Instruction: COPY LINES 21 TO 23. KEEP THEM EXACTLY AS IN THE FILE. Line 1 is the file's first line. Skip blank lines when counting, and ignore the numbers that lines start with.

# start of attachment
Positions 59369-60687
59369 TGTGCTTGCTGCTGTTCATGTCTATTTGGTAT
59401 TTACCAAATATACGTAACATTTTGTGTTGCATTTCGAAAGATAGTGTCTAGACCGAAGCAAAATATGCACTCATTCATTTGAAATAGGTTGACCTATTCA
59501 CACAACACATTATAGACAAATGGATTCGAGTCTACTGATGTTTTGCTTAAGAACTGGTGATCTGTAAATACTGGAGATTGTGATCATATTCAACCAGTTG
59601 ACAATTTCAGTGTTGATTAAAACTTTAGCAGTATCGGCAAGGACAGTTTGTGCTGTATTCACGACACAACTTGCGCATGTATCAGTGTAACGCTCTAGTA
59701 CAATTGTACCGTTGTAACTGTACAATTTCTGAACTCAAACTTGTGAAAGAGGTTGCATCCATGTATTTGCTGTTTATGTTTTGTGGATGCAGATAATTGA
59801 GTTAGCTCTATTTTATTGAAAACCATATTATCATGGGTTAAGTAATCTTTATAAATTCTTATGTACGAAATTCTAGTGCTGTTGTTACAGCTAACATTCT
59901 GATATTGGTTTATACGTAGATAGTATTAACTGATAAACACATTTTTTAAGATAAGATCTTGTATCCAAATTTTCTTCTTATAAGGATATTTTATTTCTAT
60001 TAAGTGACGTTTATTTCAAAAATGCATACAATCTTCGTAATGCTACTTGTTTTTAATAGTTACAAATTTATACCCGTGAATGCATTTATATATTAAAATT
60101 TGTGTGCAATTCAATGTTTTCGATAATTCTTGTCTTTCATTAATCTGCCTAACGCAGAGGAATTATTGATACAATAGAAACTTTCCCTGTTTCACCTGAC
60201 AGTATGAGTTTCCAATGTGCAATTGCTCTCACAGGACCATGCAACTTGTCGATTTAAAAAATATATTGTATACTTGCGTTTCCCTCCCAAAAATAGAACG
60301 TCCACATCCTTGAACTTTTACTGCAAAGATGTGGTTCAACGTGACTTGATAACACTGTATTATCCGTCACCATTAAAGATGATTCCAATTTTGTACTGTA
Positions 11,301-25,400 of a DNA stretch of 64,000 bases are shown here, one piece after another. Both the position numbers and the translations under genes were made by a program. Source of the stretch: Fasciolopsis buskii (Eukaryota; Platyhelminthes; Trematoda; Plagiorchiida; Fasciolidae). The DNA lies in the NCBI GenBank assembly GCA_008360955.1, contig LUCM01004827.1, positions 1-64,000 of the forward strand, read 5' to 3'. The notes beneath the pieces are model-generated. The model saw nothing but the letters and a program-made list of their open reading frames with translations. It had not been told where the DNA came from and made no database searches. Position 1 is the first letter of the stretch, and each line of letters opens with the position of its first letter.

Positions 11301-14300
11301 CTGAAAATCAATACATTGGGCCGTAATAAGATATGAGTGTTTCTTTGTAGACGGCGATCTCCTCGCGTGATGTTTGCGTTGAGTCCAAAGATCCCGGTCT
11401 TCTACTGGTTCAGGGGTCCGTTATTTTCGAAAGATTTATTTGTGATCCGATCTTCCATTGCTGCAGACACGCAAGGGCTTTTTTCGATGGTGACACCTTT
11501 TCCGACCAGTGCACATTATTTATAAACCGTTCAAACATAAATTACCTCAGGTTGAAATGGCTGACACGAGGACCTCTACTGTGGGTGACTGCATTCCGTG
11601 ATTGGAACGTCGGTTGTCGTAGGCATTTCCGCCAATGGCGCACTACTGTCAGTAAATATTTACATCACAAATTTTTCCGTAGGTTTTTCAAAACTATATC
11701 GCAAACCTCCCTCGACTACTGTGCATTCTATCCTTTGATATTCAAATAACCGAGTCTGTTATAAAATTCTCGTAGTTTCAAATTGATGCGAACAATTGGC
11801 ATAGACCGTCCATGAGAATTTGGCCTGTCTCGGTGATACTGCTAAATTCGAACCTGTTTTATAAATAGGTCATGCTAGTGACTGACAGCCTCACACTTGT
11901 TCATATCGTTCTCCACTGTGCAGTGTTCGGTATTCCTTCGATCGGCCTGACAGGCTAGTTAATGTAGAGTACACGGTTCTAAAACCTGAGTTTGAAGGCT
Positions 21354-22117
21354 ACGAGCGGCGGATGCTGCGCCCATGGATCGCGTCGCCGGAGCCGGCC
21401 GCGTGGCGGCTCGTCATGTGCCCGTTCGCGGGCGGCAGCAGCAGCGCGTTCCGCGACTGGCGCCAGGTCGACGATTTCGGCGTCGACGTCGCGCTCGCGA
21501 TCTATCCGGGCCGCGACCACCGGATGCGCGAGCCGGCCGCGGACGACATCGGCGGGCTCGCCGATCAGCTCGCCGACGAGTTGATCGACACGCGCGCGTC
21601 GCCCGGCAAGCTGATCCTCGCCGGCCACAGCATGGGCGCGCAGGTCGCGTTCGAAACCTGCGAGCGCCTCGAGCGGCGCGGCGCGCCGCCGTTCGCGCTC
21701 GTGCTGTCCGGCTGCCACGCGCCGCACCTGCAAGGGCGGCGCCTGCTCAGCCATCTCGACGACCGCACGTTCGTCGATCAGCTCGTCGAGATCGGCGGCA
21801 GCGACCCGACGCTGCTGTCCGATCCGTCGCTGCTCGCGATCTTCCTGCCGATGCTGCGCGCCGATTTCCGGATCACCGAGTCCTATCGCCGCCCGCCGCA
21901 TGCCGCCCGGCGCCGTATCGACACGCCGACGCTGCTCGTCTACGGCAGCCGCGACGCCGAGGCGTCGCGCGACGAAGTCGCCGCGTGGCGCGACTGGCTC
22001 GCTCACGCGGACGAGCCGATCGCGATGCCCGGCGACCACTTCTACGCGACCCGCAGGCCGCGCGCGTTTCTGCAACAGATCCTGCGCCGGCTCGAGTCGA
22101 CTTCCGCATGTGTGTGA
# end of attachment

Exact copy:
11901 TCATATCGTTCTCCACTGTGCAGTGTTCGGTATTCCTTCGATCGGCCTGACAGGCTAGTTAATGTAGAGTACACGGTTCTAAAACCTGAGTTTGAAGGCT
Positions 21354-22117
21354 ACGAGCGGCGGATGCTGCGCCCATGGATCGCGTCGCCGGAGCCGGCC